German Bond Rally Seen Enduring After Best Month Since 2012by and
Two-year yields across euro area dropped to records this week
Government debt has outperformed as stocks tumbled in January
This month’s rally in German government bonds pushed the yield on Europe’s benchmark 10-year securities down by the most since May 2012, two months before European Central Bank President Mario Draghi pledged he’d do whatever it takes to preserve the euro. Analysts say there may be more to come.
Germany’s 10-year bund yield dropped 30 basis points in January as turmoil in financial markets and the Bank of Japan’s adoption this week of negative interest rates fueled demand for the relative safety of fixed-income securities. Two-year note yields from Austria to Ireland slumped to fresh lows. And after Draghi’s signal on Jan. 21 that policy makers may expand stimulus as soon as March, yields could fall still lower.
“Fundamentally the environment is quite supportive” for German bonds, said Vincent Chaigneau, global head of rates and foreign-exchange strategy at Societe Generale SA in London. “In terms of portfolio flows, that’s going to make western bonds more attractive, now that you have negative rates in Japan. It also somehow revives the currency war theme and that raises the question about how aggressive the ECB could be in March.”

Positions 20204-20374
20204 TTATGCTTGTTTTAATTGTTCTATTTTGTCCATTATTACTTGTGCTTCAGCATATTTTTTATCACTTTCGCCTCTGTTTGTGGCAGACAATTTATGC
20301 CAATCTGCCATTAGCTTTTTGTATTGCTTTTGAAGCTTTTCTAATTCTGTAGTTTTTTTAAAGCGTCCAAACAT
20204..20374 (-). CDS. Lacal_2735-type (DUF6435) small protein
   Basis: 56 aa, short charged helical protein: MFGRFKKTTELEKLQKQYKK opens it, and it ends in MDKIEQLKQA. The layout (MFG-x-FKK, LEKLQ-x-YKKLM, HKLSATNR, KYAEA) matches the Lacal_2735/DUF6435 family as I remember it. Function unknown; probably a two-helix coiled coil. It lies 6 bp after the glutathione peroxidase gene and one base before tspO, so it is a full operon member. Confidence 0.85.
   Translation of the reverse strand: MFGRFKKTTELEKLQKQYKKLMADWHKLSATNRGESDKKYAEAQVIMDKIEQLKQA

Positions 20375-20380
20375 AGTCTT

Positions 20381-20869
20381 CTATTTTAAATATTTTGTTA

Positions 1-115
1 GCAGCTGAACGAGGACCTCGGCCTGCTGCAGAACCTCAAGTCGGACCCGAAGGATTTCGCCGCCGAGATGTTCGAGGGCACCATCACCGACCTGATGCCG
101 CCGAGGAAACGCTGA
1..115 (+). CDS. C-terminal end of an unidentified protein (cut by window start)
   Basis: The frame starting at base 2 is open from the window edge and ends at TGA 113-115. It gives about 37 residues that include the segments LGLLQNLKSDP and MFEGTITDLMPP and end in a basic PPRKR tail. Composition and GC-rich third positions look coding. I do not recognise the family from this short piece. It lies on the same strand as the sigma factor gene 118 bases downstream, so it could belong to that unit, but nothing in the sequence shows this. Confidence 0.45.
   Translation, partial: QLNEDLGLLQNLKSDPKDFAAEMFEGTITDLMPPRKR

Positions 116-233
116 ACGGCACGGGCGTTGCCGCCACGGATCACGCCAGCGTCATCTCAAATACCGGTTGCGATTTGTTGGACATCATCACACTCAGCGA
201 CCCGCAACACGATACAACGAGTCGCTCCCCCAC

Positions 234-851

German 10-year bund yields tumbled 16 basis points, or 0.16 percentage point, this week to 0.33 percent as of the 5 p.m. close in London Friday, after touching 0.32 percent, the lowest since April. The 0.5 percent security due February 2026 rose 1.565, or 15.65 euros per 1,000-euro ($1,083) face amount, to 101.725.
Bond gains have accelerated as central banks worldwide seek to soothe markets by giving indications of continued easy monetary policies. Expectations of further loosening by the ECB helped push Germany’s five-year note yield below the ECB’s deposit rate of minus 0.3 percent Friday.
Draghi gave bonds a further shot in the arm on Jan. 26 when he reiterated that the central bank will seek to meet its inflation mandate.
Concern about the slowdown in China has helped sovereign debt to outperform other asset classes since the start of the year. While euro-area securities returned 1.3 percent this month through Thursday, the MSCI Index of world stocks lost 7.9 percent including reinvested dividends in the same period.
While global risk sentiment will dominate market direction next week, Chaigneau said he’ll also be looking at the final reading of euro-area manufacturing and services gauges. Producer-price inflation and unemployment data for December will also add to evidence about the state of the euro-region economy. Germany is scheduled to auction notes due in April 2021, while France and Spain plan to sell sovereign bonds.